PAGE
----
Wednesday 26 October 2016

Review: Snow

Snow Snow by Marcus Sedgwick
My rating: 5 of 5 stars

A copy of this was provided free of charge from the publisher in return for an honest review.

Snow. That weird substance that isn’t quite ice, and isn’t quite rain. Its appearance in winter brings screams of delight from the young and young at heart. Other people are equally happy to see the back of it. It is an icy blanket that smothers and softens the spiky winter skyline, bringing an ethereal and transformative silence to the landscape. It is this substance that has captivated Sedgwick since his childhood. He has bought this obsession into adult life too preferring the colder parts of the world over sun kissed beaches, so much so that he is the owner of a chalet high in the Alps.

You like snow? Yes, we said. He blinked a couple of times, then frowned, deadly serious. I hope you do, he said

In six chapters, mirroring the perfect shape of the snowflake, Sedgwick looks at the way that snow has inspired art and literature through the ages, before clearing the paths to discover the science that creates these little marvels of symmetry. There are few legends that have snow as an element, but those that do are powerful and deep in their meaning. It is a unique substance, that can bring death and destruction, and life too as he describes the wonders of a material that whilst cold, can also keep you warm. Softly falling snow has the ability to silence everything and walking out in it will touch every sense that you possess.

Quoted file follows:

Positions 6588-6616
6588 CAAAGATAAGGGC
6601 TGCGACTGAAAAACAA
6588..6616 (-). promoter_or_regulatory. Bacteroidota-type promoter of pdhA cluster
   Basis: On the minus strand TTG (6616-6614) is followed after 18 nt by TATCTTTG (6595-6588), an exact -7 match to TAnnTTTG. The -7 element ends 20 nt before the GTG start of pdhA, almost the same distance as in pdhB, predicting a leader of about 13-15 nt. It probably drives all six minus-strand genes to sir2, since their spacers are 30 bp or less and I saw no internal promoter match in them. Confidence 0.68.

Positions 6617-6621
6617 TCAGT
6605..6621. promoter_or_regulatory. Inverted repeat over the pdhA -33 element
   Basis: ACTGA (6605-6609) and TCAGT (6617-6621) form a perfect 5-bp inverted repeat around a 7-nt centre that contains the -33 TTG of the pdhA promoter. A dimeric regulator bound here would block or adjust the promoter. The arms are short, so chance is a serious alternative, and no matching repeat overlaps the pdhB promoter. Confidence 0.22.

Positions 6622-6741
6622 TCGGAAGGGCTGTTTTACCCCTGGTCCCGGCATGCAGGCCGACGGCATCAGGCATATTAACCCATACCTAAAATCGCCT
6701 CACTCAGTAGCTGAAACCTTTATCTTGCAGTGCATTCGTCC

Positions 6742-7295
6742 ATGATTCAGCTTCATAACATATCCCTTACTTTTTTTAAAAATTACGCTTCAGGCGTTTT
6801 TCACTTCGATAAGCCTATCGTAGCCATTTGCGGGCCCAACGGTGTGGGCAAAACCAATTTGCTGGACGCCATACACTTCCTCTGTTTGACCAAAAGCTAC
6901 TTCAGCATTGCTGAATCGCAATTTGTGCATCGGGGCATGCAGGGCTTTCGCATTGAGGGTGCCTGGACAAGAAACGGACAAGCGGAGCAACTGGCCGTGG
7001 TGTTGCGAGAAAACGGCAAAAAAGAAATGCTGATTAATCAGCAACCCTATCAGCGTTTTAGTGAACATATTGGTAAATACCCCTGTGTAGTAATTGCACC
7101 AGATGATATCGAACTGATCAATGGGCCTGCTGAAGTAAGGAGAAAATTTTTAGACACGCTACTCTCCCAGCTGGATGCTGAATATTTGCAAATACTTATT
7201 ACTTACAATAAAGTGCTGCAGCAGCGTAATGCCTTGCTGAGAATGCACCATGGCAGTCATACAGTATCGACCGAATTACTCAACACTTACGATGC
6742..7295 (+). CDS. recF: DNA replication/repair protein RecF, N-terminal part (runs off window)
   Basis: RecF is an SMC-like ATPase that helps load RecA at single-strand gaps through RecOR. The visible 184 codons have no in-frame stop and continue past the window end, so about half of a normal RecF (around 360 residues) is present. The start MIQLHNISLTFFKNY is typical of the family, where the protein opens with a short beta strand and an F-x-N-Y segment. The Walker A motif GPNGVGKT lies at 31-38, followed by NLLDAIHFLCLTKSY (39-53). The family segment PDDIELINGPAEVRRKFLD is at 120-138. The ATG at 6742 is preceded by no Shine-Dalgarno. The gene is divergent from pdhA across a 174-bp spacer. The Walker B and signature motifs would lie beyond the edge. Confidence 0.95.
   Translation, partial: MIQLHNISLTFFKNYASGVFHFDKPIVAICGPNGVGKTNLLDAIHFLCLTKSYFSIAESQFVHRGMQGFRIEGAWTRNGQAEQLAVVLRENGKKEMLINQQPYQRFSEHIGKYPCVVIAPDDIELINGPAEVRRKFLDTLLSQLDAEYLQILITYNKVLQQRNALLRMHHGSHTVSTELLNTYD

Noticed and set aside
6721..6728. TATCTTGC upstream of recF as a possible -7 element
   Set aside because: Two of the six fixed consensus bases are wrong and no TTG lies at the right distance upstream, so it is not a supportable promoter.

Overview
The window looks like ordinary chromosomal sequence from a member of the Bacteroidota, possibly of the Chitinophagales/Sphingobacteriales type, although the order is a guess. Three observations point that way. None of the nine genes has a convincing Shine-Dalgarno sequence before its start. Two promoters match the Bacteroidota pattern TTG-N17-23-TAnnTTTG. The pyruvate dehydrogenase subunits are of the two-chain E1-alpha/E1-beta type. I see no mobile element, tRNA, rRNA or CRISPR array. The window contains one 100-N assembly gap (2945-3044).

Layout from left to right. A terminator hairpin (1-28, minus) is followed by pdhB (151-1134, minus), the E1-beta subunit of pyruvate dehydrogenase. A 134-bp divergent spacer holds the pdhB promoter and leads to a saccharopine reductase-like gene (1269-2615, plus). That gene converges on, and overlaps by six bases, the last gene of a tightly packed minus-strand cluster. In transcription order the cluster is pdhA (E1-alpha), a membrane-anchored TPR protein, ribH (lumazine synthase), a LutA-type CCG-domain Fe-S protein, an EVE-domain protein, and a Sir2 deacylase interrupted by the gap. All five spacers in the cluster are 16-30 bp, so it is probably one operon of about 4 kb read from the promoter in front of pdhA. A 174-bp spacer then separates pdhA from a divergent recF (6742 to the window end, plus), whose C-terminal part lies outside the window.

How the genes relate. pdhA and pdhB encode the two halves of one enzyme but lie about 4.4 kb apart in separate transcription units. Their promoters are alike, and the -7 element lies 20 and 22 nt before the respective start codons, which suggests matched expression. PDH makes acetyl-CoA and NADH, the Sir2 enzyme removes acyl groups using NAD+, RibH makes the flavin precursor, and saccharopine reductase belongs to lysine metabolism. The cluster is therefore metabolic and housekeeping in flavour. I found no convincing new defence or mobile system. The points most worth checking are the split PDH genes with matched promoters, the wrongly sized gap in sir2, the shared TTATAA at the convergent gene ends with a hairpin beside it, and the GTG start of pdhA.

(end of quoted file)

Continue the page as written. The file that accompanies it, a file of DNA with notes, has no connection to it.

Today is one of those days when it appears that it has been snowing since time began

Snow is a short, intense, beautifully written and perfectly formed book, each word carefully chosen for maximum effect. It is a lovely mix of fact, myth and personal stories as Sedgwick tells of his deep passion for the white stuff. He makes us rethink our memories of winter days long gone, of snowball fights, of the wrong kind of snow and school days missed. But, it is also a warning; the effects of climate change means that some people may never see snow in any quantity again. It is a wonderful read and a real gem of a book.

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